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The rich expect a recession next year — and are hoarding cash

  • More than half of the world's richest families say they expect a recession by 2020, according to a survey by UBS and Campden Wealth Research.
  • Almost half said they are shifting assets into cash, not only to mitigate market risk but also to capitalize on "opportunistic" investments in case of a downturn.
  • More than 90% of private firms that handle money for the ultra-rich think the growing trade war between the U.S. and China will have "major economic implications."  

The world's wealthiest families are girding for a recession by 2020, in part by stocking up on a critical financial asset when times get tough: cash.

That's the conclusion of a new study by investment bank UBS and Campden Wealth Research, which surveyed 360 ultra-rich households with so-called "family offices," or investment firms that are dedicated to managing their personal fortunes. Some of the families cited in the survey, who had an average wealth of $1.2 billion, said they were setting aside cash not only to hedge against a downturn, but also to capitalize on potential investment opportunities. 

"A notable 56% of family office executives are anticipating a recession by 2020," the UBS report noted. "In response, a number of family offices are preparing themselves with safeguards to mitigate loss and/or to strike at new opportunities."

By contrast, many economists remain more sanguine about the economic outlook. That includes UBS' own experts, who wrote in a September 9 report that a recession likely isn't around the corner.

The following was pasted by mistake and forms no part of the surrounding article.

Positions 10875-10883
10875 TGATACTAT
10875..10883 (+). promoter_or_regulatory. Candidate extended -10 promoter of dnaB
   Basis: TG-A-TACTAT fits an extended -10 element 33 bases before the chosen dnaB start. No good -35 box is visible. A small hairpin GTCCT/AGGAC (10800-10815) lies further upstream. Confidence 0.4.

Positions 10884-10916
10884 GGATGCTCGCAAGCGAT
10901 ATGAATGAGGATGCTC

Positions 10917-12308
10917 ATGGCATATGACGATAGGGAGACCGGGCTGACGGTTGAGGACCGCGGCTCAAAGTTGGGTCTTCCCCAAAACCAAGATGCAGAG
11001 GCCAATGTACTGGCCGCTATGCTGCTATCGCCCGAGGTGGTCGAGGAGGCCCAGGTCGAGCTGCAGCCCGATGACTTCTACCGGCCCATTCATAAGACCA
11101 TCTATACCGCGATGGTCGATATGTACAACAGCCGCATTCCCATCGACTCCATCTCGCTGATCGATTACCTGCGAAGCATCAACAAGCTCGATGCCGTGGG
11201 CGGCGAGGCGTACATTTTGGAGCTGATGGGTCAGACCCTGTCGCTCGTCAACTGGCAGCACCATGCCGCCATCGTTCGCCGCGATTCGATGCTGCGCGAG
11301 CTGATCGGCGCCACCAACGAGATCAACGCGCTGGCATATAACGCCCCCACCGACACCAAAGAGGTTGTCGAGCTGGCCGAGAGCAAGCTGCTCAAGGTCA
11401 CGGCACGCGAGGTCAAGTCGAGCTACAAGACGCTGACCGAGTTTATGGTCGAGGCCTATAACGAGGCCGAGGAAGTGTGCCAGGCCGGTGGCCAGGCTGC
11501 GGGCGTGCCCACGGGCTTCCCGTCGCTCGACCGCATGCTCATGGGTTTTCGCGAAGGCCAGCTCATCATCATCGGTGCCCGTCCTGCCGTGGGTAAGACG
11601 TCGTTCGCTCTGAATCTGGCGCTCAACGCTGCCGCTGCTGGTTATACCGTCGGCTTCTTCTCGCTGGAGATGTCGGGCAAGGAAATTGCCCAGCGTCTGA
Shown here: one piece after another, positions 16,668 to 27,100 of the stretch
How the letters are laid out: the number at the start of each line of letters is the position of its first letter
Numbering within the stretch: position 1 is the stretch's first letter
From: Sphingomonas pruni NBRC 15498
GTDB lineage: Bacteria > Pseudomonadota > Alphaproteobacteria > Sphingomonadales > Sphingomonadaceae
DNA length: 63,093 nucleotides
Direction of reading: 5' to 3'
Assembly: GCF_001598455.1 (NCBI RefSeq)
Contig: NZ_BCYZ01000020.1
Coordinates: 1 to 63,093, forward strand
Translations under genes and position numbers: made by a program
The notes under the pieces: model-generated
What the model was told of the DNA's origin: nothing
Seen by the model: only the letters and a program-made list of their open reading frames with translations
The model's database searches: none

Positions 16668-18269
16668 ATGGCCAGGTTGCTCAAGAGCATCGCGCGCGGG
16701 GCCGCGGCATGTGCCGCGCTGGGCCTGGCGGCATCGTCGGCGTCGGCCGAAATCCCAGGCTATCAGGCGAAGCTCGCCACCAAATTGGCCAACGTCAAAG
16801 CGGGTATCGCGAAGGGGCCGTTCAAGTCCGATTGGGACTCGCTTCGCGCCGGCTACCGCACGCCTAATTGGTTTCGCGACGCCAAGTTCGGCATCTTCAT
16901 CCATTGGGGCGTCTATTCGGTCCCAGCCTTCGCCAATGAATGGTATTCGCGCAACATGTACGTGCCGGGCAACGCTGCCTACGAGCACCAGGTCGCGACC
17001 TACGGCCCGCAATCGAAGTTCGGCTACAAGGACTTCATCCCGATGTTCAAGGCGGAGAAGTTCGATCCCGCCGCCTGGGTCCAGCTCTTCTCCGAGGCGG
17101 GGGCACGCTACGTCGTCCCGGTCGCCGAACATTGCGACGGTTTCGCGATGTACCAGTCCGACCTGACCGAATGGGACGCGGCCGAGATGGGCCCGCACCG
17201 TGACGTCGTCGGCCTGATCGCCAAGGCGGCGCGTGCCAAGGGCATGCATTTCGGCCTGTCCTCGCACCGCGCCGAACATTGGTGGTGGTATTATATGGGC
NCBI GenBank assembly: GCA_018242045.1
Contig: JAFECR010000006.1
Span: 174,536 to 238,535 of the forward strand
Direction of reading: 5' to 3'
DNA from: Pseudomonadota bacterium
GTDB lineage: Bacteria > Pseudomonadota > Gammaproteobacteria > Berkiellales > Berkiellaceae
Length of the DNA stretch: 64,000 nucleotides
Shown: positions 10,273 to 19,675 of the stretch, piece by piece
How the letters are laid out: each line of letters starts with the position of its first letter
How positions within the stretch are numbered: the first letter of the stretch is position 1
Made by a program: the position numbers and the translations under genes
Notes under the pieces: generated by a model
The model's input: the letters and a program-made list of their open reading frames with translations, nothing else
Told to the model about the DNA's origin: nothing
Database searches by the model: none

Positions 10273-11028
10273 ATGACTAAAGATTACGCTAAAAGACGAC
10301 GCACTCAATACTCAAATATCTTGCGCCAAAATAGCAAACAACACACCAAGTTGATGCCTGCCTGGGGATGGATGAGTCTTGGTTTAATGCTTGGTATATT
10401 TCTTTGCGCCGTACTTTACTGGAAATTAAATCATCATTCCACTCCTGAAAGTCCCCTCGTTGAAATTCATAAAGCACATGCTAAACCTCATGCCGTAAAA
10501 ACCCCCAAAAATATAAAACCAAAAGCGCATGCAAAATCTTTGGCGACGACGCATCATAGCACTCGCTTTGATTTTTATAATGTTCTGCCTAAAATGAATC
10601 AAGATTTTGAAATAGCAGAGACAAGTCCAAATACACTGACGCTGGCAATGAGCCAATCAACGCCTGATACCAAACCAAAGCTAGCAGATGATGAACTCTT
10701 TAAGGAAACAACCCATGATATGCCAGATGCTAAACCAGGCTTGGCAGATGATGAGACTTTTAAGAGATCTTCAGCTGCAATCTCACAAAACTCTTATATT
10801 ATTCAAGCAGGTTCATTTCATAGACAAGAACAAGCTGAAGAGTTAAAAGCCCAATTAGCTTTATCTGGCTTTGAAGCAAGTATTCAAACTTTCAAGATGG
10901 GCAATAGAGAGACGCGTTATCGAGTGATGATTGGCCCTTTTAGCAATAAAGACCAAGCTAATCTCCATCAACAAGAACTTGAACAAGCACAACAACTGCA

"Although growth is slowing, our base case remains for the U.S. economy to avoid a recession," UBS global chief investment officer Mark Haefele said in the client note.

CBS News poll: Americans split on the future of the economy

It's not only their extreme wealth that sets the richest families apart, but also their access to various investments. Private equity remains popular, without about 1 of every 5 of their dollars allocated to these investment vehicles. Such buyout funds are typically limited to people with at least $250,000 in spare change to invest and assets of at least $1 million, which rules out most Americans. 

Buyout funds can provide outsized financial rewards, with direct PE investments providing an average investment return of 16% in the 12 months ending in May, the study found. By comparison, the S&P 500 stock index returned about 9% over the same period.

Worries of the ultra-rich

The ultra-rich cited several other concerns beyond the economy, according to the survey — those include the U.S.-China trade war, climate change, and technological issues like hacking and artificial intelligence.

About 94% of American family offices said they believe the growing trade war between the U.S. and China will have "major economic implications." Technology risks are also hitting the wealthy, with 1 in 5 family offices saying they've been a victim of a hacking attempt. But they also see opportunity in tech, with some looking at AI as potentially providing a good investment opportunity. 

Climate change is also on the minds of the rich, although they are taking a money-focused approach. About 1 in 3 family offices are involved in sustainable investing, such as searching for profitable investments in clean energy and water, the study found.

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